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    10 Ways Physician-Assisted Suicide Targets Women

    10 ways physician assisted suicide targets women --

    As our country considers new legislation on patients’ rights and healthcare, physician-assisted suicide will undoubtedly join the conversation.

    Physician-Assisted Suicide, or PAS, occurs when a doctor provides a patient with the means to commit suicide by prescription medication.

    It’s currently legal in California, Oregon, Washington, Vermont, Colorado, Montana, and Washington, DC. 

    This isn’t just an ethical issue, it’s a feminist one.

    Most “right-to-die” legislation includes provisions to protect a patient’s autonomy in this decision — such as minimum age of 18, a terminal diagnosis with six months or less to live, multiple requests for assisted suicide, and a mental evaluation.

    When Montana legalized PAS, it was determined by the State Supreme Court (Baxter v. Montana), which mentioned “competent” and “terminally ill” in its ruling, but failed to define these terms or specify patient protections. With so little regulation, a patient might be more easily pressured into thinking suicide is her best, or only, choice.

    Ethical reservations about PAS include this concern, that external pressures could push patients toward an unwanted suicide.

    And several cultural norms in the United States indicate a woman may experience more external pressure than a man to hasten her own death.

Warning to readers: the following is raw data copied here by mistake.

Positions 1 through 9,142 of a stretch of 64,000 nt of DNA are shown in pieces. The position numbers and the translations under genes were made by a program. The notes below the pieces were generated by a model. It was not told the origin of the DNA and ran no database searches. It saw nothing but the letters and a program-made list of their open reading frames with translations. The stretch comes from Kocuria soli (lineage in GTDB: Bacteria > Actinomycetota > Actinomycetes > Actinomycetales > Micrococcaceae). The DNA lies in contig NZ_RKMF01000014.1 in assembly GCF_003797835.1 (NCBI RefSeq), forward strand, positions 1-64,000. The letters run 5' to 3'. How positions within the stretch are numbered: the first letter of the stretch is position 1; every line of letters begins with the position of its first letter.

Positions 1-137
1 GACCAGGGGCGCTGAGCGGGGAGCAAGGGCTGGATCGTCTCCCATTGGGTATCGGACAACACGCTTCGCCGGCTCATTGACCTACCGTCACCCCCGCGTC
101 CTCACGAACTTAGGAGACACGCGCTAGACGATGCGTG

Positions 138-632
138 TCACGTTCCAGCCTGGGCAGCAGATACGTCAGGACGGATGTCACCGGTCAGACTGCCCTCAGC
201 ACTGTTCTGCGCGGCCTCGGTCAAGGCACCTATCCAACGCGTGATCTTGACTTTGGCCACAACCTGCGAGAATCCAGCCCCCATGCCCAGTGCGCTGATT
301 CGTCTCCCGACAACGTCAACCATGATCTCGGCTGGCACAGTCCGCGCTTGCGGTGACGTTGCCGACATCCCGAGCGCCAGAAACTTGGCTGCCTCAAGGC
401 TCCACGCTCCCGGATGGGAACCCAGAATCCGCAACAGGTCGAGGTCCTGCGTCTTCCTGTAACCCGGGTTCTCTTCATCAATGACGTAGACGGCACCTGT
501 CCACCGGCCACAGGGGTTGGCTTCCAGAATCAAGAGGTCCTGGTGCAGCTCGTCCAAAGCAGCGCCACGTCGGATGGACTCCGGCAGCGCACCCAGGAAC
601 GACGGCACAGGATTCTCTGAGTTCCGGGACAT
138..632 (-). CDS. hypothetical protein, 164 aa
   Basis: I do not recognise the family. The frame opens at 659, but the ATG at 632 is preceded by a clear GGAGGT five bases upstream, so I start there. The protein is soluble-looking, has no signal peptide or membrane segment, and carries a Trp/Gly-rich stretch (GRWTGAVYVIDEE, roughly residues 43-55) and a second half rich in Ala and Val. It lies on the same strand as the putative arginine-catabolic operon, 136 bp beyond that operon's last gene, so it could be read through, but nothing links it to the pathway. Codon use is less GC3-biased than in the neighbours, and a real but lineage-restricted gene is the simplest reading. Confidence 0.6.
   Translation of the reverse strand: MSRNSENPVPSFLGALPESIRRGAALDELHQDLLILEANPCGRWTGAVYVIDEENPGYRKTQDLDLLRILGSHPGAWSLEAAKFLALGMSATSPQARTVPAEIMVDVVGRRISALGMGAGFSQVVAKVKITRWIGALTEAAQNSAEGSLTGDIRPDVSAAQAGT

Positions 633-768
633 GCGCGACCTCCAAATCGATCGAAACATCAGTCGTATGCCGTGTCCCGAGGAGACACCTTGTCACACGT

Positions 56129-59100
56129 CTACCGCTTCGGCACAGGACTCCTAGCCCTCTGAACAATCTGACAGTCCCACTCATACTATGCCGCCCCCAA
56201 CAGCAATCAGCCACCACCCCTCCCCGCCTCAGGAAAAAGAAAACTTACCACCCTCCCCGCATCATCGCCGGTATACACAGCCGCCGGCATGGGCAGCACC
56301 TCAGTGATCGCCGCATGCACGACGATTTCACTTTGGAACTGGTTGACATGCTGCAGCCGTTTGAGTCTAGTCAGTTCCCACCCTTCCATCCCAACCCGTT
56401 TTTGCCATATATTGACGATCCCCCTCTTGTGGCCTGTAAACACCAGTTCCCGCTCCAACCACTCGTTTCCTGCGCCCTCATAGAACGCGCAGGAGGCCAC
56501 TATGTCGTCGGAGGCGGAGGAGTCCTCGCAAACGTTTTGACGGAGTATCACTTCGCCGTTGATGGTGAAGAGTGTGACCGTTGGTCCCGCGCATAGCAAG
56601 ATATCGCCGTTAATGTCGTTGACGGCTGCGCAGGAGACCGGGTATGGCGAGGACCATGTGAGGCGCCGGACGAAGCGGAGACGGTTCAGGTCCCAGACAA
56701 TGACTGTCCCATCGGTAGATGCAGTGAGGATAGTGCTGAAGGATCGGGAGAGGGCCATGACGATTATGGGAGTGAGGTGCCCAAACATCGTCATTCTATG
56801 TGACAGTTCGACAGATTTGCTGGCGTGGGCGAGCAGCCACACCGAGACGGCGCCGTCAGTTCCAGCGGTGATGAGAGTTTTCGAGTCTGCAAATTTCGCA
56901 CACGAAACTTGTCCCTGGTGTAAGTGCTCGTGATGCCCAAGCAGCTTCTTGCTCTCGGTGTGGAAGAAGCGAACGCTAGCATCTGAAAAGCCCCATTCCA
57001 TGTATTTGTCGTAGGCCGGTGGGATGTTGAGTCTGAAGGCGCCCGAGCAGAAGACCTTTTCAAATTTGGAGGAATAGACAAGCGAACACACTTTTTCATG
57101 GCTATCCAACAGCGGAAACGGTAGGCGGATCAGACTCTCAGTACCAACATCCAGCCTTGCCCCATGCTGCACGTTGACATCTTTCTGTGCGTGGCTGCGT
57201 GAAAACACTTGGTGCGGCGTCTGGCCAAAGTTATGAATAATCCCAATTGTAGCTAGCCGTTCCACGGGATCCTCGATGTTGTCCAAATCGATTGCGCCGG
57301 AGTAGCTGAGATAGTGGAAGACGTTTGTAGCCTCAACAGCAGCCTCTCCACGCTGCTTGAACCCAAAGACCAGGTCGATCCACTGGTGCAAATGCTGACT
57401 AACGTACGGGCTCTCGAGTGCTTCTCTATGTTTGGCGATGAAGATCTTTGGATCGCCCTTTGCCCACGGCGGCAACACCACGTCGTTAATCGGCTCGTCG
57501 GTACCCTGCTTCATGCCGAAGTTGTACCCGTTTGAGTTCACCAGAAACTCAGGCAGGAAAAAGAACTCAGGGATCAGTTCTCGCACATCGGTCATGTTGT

So this isn’t just an ethical issue, it’s a feminist one. Here are 10 reasons why:

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    Modern Catholic Women, Other Resources

    3 good reasons Catholics should be feminists

    3 good reasons for Catholics to be feminists --

    If you’ve heard that being a feminist is anti-Catholic, think again.

    In today’s world, being a Catholic can be controversial. Especially when it comes to women’s rights.

    Feminism has a history of advocating for things that the Catholic Church contends with, whether it be outright support of abortion, or just the connotation that mothering isn’t valuable work.

    So it’s not uncommon for a Catholic to cringe at the word “feminist.”

    But in 1995, St. Pope John Paul II actually issued a call for women to rise up in the name of feminism – a call for a “new feminism.”

    And if feminism is good enough for a Pope who’s also now a canonized saint, well, it’s good enough for me.

    Here’s three good reasons Catholics should be proud to sport the (new) feminist label:

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